• Tea Time for the Traditionally Built

    Tea Time for the Traditionally Built by Alexander McCall Smith. "Another beach read for fans of the No. 1 Ladies Detective Agency."

  • Tempting Fate

    Tempting Fate by Jane Green.  “I'm a sucker for Jane Green books.  I can't help it.  Woman in her 40s, married, meets hot dude in his 30s, tech millionaire.  Will they?  Won't they?”

  • Tender is the Night

    Tender is the Night by F. Scott Fitzgerald. "My favorite of all Fitzgerald novels because of the mix of light entertainment of a summer on the beach in France in the 1920s with beautiful people and parties and elegance along with the intense emotional fallout from a failing marriage and the pain of loss friendship and innocence. I've read this book countless times for 20 years and each time I love it just as much and see a new angle into the character's motivations."

  • Tiny Little Thing

    Tiny Little Thing by Beatriz Williams.  From the bestselling author of Secret Life of Violet Grant, Overseas and One Hundred Summers.  This title will be released June 23.  From Amazon: "In the summer of 1966, Christina Hardcastle—'Tiny' to her illustrious family—stands on the brink of a breathtaking future. Of the three Schuyler sisters, she’s the one raised to marry a man destined for leadership, and with her elegance and impeccable style, she presents a perfect camera-ready image in the dawning age of television politics. Together she and her husband, Frank, make the ultimate power couple: intelligent, rich, and impossibly attractive. It seems nothing can stop Frank from rising to national office, and he’s got his sights set on a senate seat in November.
     
    "But as the season gets underway at the family estate on Cape Cod, three unwelcome visitors appear in Tiny’s perfect life: her volatile sister Pepper, an envelope containing incriminating photograph, and the intimidating figure of Frank’s cousin Vietnam-war hero Caspian, who knows more about Tiny’s rich inner life than anyone else. As she struggles to maintain the glossy façade on which the Hardcastle family’s ambitions are built, Tiny begins to suspect that Frank is hiding a reckless entanglement of his own…one that may unravel both her own ordered life and her husband’s promising career."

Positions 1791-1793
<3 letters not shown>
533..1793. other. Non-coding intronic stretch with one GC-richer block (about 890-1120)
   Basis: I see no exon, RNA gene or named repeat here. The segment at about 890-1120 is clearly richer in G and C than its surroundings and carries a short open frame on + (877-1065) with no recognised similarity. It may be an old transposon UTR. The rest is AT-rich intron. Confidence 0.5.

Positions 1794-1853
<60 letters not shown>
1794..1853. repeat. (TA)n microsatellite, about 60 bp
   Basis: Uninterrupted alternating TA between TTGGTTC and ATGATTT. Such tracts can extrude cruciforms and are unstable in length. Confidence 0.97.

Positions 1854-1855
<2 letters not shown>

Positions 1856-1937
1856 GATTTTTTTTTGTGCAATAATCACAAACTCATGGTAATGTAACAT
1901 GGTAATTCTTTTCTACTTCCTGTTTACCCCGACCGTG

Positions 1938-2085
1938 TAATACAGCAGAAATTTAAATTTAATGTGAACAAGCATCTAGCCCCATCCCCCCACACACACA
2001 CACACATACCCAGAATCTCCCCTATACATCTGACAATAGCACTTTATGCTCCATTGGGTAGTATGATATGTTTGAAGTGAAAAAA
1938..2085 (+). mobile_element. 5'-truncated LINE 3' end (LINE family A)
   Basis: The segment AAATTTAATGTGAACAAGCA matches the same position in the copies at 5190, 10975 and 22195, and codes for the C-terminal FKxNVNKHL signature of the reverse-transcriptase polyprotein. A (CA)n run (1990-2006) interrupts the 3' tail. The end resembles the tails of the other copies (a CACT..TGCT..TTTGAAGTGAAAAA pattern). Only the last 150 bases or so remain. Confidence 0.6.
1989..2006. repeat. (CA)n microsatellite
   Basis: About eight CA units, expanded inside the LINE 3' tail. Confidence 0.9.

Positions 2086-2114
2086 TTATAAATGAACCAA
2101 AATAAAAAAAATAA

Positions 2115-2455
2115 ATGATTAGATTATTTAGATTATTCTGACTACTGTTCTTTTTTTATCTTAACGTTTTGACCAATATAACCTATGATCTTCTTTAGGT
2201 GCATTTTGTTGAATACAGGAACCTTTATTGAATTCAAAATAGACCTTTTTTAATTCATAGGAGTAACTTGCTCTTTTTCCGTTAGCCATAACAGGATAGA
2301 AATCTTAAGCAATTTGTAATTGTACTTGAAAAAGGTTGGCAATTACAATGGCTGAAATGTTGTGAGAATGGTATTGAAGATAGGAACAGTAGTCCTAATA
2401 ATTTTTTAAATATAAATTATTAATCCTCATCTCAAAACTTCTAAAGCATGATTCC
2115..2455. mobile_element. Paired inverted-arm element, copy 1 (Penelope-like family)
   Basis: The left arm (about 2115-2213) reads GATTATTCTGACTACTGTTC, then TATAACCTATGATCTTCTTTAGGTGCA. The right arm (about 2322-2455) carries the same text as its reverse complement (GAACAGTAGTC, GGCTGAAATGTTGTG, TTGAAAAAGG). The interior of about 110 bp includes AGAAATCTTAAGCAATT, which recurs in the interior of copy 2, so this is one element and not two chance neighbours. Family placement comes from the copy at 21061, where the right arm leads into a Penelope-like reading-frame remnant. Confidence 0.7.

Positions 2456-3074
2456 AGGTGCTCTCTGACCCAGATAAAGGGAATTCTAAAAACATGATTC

• Twilight

    Twilight by Stephanie Meyer. Many contributors assured me I would get beyond my doubts. (You know … doubting that I can enjoy a teen vampire book?) Truly, though… The series seems to have gone viral from teens to their curious moms to the big world beyond. Some of your comments:  "My No. 1 beach read... I can't think of anything more perfect to get absorbed in while ignoring the kids at the beach and engaging your 10th grade babysitter in the whole Edward vs. Jacob debate."  "I am so enjoying these books." "If you like Jane Austen, you will like these." "If you have been hesitant because of that "vampire thing," jump right in. There's so much more than that, including an amazing love story, you almost forget the vampire thing. And this was a great series to share with my 12 year old daughter (Note: Definitely pre-read the first part of the fourth book in the series before handing over to a daughter!)” " CRACK! Pure crack. I was a huge doubter... and now I am hooked. I wish I had saved them for the beach .. They would have been perfect, mindless, a one-sitting- book-a-day reads."

  • Unlikely Spy

    The Unlikely Spy and other titles by Dan Silva. “These are great beach reads if you like fast-paced, historical mysteries. My husband and I both read them – but honestly we’ve read them a few times and are always surprised (again) by the ending. They don’t stick, but they are good.”

  • Watermelon

    Watermelon, by Marian Keyes. “Easy summer reading.” This Irish author has written a bunch of other books, too. (Don't forget Irish novelist Maeve Binchy - also good for beach reading).